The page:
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Apply Bible G.E.M.s to help you quickly change from the death channel!
Let your G.E.M.s (of God Expressed Meekly/Mightily in you) sparkle with insights
from Cobbey Crisler, Ken Cooper & others as found in The Christian Science Bible Lesson on

Probation After Death
[or Turn-around Tests After the seeming Death
of Norms for Health, Collective Activities & Employment]

for April 26, 2020


Global Prayer Watch GEMs: “… in response to the coronavirus pandemicclick here
to enjoy an uplifting collection of “Daily Lifts”
featured on the ChristianScience.com website.

[Also, available with a click here is a timely, inspiring, & encouraging "Prac Talk" offered as a 2-minute video by this week's CedarS Met contributor, Kathy Fitzer, CS. Other short, timely and inspiring "Prac Talks" also come up to be enjoyed after Kathy’s.]


Apply GEM #1: “Fear not…” because of God promise “…I am with thee” as a Sunday School student proved.

Cobbey Crisler insights on Job 3: 25 (Responsive Reading)
Job 3:25. Job says the very well-known statement, one of the most well-known in the entire Bible, “the thing which I greatly feared is come upon me.” The Hebrew literally is this, “I feared a fear and it came upon me.” The second part of the verse repeats it because it’s poetry (of thoughts that rhyme), “and that which I was afraid of is come unto me.” Look at the revelation, if we can use that word here about the nature of fear that we have. Had we already identified fear in Job’s thought earlier? (Voice: “Yes.”) Why did he get up every morning and go through that (ritual in Job 1:5 of offering burnt offerings for his children)? He says, the thing I greatly feared,” way behind, suppressed very deeply.

He was just keeping ahead of that fear through his religion. Nothing happened, and therefore he was very religious. Now everything is blown sky high. What’s going to happen to his religion?

What about this fear? What effect did it have? He saying, “the thing which I have greatly feared.” What is its relationship to the fear itself?

(Sound of writing on the chalkboard) Here is the fear. And here is the thing we fear. Resting in the thought of everyone, especially today, with so many things that seem to be happening unexpectedly.
Is that all accumulating in the form of suppressed fear? Look at what Job says happens. What is the relationship between the fear and the thing? (Voice: “Attraction.”) It is, isn’t it? In other words, this thing heads in the direction of the fear. It’s magnetic.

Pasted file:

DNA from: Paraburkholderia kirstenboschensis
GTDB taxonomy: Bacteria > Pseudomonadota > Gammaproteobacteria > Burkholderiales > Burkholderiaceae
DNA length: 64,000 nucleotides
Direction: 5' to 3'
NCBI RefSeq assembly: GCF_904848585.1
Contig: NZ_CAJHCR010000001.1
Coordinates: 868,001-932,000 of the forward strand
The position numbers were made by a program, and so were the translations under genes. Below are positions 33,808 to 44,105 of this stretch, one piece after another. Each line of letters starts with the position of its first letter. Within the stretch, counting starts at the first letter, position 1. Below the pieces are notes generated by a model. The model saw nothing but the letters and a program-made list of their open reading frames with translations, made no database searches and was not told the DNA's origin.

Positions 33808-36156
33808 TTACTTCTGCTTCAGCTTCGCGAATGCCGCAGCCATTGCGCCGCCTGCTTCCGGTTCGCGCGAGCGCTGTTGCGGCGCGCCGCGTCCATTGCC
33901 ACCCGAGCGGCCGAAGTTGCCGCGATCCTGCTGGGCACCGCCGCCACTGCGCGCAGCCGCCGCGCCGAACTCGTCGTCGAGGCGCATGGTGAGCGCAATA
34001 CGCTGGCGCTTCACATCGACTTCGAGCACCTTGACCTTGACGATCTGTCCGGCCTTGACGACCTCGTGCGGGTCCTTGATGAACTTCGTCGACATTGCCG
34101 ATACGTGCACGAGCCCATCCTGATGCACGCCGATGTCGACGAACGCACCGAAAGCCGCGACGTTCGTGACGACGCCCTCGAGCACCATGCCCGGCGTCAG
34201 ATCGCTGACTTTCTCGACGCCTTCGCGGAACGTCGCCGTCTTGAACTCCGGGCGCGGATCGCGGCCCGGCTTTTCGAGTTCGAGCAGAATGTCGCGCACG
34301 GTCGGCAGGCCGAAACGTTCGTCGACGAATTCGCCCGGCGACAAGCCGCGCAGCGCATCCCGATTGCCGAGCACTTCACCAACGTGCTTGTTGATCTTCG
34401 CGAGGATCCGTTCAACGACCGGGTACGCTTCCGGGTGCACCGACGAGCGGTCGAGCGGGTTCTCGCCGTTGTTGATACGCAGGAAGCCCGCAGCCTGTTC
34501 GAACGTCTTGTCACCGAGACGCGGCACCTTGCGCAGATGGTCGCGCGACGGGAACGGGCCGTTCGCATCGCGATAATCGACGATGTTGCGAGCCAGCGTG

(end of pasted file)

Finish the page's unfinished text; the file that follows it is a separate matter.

If we understand that to be true about the quality of fear in thought, would anyone be afraid again? Would anyone in his right mind want to be afraid again? If we that all that fear was doing, was attracting the thing that we were afraid of, right to us? Just think of the disservice so many Hollywood movies do, if this is correct. Also, ask yourself, if it is a coincidence, that right after we see certain movies, that we suddenly find the same disasters are occurring? [As in a recent movie about a virus attacking global humanity…] The focus is human thought!

This is one of the most beautiful exposures of the nature of this to-and-fro evil to attack humanity. Our effort must be to break that magnetism so that the thing feared cannot come to man individually or collectively, because there’s nothing in thought to attract it.

The textbook gives us the solution to fear, the textbook of the Bible. Because I John (4:18) gives us the solution to fear. What is it? “Perfect Love castest out fear:” What kind of love? It’s got to be perfect, not a chink in the armor. Is that stating to us that only in thought is a complete defense, or panoply (a complete suit of armor), with the threat of something that otherwise would be fearsome indeed?

One of my Sunday School students once had the rest of the class on the edges of their chairs as a result of an experience she had just that week. It illustrates this. She was walking home very late at night after an extension course at a local college in a very poor area of town, not lit very well. As she was walking through suddenly she heard a car behind her. It squealed its brakes, stopped at the curb, and out jumped four leather-jacketed “gentlemen.” They ran right towards her, grabbed her, and started dragging her into the nearby woods.

Here comes the big question, like it came from Noah, like it came for Daniel, like it came for Job. Here it is still a question mark in her thought. That girl had been used to studying the Bible. She was pretty good with it theoretically. Here came an opportunity to see if it had any practical value. Of course, you don’t think too intellectually at times like that. She said to the class that all that came to her was something she hadn’t even recognized was from the Bible. She never even remembered reading it. It was (from Isaiah 43:5) “Fear not, for I am with you.” She kept shouting that at the top of her lungs, “Fear not, for I am with you.”